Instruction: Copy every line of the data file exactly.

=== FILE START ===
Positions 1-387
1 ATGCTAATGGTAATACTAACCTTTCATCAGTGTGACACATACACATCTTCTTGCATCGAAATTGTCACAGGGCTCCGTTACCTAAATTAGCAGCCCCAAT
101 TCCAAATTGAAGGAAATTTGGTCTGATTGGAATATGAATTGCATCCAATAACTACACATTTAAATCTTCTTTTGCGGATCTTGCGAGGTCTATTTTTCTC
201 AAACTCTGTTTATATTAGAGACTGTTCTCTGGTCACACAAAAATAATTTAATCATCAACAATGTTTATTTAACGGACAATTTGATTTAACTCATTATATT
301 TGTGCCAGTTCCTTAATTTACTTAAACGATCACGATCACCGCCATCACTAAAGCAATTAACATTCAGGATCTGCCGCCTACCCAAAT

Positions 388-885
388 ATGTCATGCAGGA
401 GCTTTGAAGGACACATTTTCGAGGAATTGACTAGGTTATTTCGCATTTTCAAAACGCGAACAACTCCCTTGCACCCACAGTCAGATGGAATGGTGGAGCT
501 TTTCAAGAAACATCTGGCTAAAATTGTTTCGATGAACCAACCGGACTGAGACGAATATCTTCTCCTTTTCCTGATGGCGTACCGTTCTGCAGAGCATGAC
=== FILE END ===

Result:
Positions 1-387
1 ATGCTAATGGTAATACTAACCTTTCATCAGTGTGACACATACACATCTTCTTGCATCGAAATTGTCACAGGGCTCCGTTACCTAAATTAGCAGCCCCAAT
101 TCCAAATTGAAGGAAATTTGGTCTGATTGGAATATGAATTGCATCCAATAACTACACATTTAAATCTTCTTTTGCGGATCTTGCGAGGTCTATTTTTCTC
201 AAACTCTGTTTATATTAGAGACTGTTCTCTGGTCACACAAAAATAATTTAATCATCAACAATGTTTATTTAACGGACAATTTGATTTAACTCATTATATT
301 TGTGCCAGTTCCTTAATTTACTTAAACGATCACGATCACCGCCATCACTAAAGCAATTAACATTCAGGATCTGCCGCCTACCCAAAT

Positions 388-885
388 ATGTCATGCAGGA
401 GCTTTGAAGGACACATTTTCGAGGAATTGACTAGGTTATTTCGCATTTTCAAAACGCGAACAACTCCCTTGCACCCACAGTCAGATGGAATGGTGGAGCT
501 TTTCAAGAAACATCTGGCTAAAATTGTTTCGATGAACCAACCGGACTGAGACGAATATCTTCTCCTTTTCCTGATGGCGTACCGTTCTGCAGAGCATGAC